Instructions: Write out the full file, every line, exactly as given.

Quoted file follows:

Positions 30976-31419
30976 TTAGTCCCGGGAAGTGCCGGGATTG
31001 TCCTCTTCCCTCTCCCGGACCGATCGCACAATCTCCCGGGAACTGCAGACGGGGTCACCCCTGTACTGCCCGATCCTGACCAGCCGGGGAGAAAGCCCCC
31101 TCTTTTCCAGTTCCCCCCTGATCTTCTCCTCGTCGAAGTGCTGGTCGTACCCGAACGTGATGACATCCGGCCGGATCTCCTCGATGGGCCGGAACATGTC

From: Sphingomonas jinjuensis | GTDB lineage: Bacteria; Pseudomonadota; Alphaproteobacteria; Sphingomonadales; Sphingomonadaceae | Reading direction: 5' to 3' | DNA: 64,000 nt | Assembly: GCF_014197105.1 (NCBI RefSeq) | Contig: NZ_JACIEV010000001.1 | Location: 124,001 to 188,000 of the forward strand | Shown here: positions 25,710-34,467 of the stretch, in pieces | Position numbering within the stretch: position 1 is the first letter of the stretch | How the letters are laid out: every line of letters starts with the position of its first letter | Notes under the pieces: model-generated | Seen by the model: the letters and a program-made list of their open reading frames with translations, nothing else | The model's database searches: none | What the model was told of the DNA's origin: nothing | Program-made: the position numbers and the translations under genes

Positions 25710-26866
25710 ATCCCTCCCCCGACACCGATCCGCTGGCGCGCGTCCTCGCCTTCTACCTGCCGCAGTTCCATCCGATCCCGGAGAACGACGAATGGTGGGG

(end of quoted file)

Positions 30976-31419
30976 TTAGTCCCGGGAAGTGCCGGGATTG
31001 TCCTCTTCCCTCTCCCGGACCGATCGCACAATCTCCCGGGAACTGCAGACGGGGTCACCCCTGTACTGCCCGATCCTGACCAGCCGGGGAGAAAGCCCCC
31101 TCTTTTCCAGTTCCCCCCTGATCTTCTCCTCGTCGAAGTGCTGGTCGTACCCGAACGTGATGACATCCGGCCGGATCTCCTCGATGGGCCGGAACATGTC

From: Sphingomonas jinjuensis | GTDB lineage: Bacteria; Pseudomonadota; Alphaproteobacteria; Sphingomonadales; Sphingomonadaceae | Reading direction: 5' to 3' | DNA: 64,000 nt | Assembly: GCF_014197105.1 (NCBI RefSeq) | Contig: NZ_JACIEV010000001.1 | Location: 124,001 to 188,000 of the forward strand | Shown here: positions 25,710-34,467 of the stretch, in pieces | Position numbering within the stretch: position 1 is the first letter of the stretch | How the letters are laid out: every line of letters starts with the position of its first letter | Notes under the pieces: model-generated | Seen by the model: the letters and a program-made list of their open reading frames with translations, nothing else | The model's database searches: none | What the model was told of the DNA's origin: nothing | Program-made: the position numbers and the translations under genes

Positions 25710-26866
25710 ATCCCTCCCCCGACACCGATCCGCTGGCGCGCGTCCTCGCCTTCTACCTGCCGCAGTTCCATCCGATCCCGGAGAACGACGAATGGTGGGG